Wednesday, October 20, 2010

BI Flights

Sit in a chair and stare at me for 2 hours.  Welcome to BI's.

Finally done with Sims! Which means now I get to stare at an instrument panel in a real helicopter? Please and thank you. All kidding aside, I am really excited to get back in the aircraft. The simulator truly feels like a game, and the instructors teach you how to “beat” it. “Set this nose attitude, set this power, turn this angle, ok… now take your hand off the controls! See it flies itself!” Yeah, ok. Not so much in a real helicopter. You have thermals you have to deal with, the shuddering of a real helicopter, and the AFCS (Automatic Flight Control System) isn’t so automatic. BI flights are the beginning of very long days for students. Not only do you have to fly a flight for yourself, but because you wear a “hood,” another student sits in the back so that he/she can clear (look out a window) the right side of the aircraft. I don’t have a lot of pictures for these flights, mainly because there isn’t much to them. It is the same maneuvers over and over, the same ones that you learned in the simulator. The difference is that you are “eased” into the RI portion of the syllabus which includes flying approaches and departures. That is all for now, see you soon.

JR… out!

Sunday, October 10, 2010

Basic Instruments 101

Ah… Basic Instruments. Not called Basic because they are any less sophisticated than any other instruments, but basic because we are learning to fly using only instruments (no outside references) at a “basic level.” Basically (no puns) the student shows up at the appropriate time, and sits in a cubicle waiting for a civilian instructor to come and start the brief off. Most of the civilian instructors have been around for a long time. I mean FOREVER. A couple might have even had a hand in inventing the helicopter. Anyways, the brief normally isn’t too hard or painful… which makes sense. This is “basic” instruments. On to the simulator you go (after the instructor gets another cup of coffee and a pee break) and you strap into that metal box. It is actually a really cool simulator, and makes me wish I had millions to spend on a large video game that doesn’t take quarters. The instructor sits in the copilot seat for these sims (the left seat) and gives you some instruction on how to complete the maneuvers. Most of the maneuvers involve changing an altitude, airspeed, heading, or a combination of the three. The degree of how accurate you execute the maneuver is how you are graded. (Think flying in the clouds, no visual horizon, only flying using the instruments in front of you.) BI sims get repetitive, and some of the instructors are… let’s just say not everyone’s favorite. But mastering a few of the maneuvers here is supposed to increase your instrument scan, and make you a better pilot. Enjoy the pics, more to come!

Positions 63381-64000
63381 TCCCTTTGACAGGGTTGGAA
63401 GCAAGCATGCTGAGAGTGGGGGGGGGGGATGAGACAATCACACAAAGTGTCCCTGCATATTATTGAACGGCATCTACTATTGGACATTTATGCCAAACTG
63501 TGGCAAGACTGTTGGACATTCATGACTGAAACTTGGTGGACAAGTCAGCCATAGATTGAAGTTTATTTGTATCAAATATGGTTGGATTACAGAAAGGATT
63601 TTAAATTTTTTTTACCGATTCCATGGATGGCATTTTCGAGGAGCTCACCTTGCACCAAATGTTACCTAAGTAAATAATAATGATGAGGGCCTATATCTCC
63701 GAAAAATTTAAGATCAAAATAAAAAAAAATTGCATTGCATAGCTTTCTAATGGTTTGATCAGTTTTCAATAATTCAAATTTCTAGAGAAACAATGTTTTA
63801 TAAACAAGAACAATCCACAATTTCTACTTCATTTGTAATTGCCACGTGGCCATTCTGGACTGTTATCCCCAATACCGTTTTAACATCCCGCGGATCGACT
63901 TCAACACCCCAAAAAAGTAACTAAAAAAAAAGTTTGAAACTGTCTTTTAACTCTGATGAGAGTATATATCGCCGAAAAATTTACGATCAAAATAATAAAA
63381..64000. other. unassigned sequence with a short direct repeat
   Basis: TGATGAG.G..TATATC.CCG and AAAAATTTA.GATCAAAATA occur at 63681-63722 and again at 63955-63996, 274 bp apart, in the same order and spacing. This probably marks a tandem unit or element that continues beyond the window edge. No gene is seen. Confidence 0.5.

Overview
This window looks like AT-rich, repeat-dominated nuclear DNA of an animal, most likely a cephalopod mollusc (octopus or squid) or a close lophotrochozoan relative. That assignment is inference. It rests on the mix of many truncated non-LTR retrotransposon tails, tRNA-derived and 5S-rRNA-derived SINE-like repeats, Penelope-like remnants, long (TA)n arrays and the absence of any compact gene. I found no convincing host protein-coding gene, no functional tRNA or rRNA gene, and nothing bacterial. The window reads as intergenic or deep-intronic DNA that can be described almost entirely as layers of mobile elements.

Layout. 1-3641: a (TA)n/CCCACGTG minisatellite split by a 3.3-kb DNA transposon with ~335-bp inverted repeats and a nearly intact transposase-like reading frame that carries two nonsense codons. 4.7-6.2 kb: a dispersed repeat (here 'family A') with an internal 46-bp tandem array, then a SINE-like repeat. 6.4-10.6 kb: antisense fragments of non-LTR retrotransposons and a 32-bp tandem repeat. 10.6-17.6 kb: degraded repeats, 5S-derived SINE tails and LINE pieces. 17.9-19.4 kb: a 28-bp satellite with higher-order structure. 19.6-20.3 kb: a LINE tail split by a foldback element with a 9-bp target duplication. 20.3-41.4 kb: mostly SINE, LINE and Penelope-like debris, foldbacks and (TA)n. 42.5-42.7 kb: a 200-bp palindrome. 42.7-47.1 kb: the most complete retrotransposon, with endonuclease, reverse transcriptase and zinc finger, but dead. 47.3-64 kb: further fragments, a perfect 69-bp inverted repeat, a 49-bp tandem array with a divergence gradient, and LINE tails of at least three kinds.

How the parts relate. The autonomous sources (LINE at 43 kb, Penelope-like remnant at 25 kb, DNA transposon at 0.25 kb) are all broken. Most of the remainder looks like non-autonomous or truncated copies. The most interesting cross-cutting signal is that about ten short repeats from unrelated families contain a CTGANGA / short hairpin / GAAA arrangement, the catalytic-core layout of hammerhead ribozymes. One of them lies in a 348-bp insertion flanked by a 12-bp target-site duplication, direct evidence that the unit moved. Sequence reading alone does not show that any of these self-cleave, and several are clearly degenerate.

JR… out.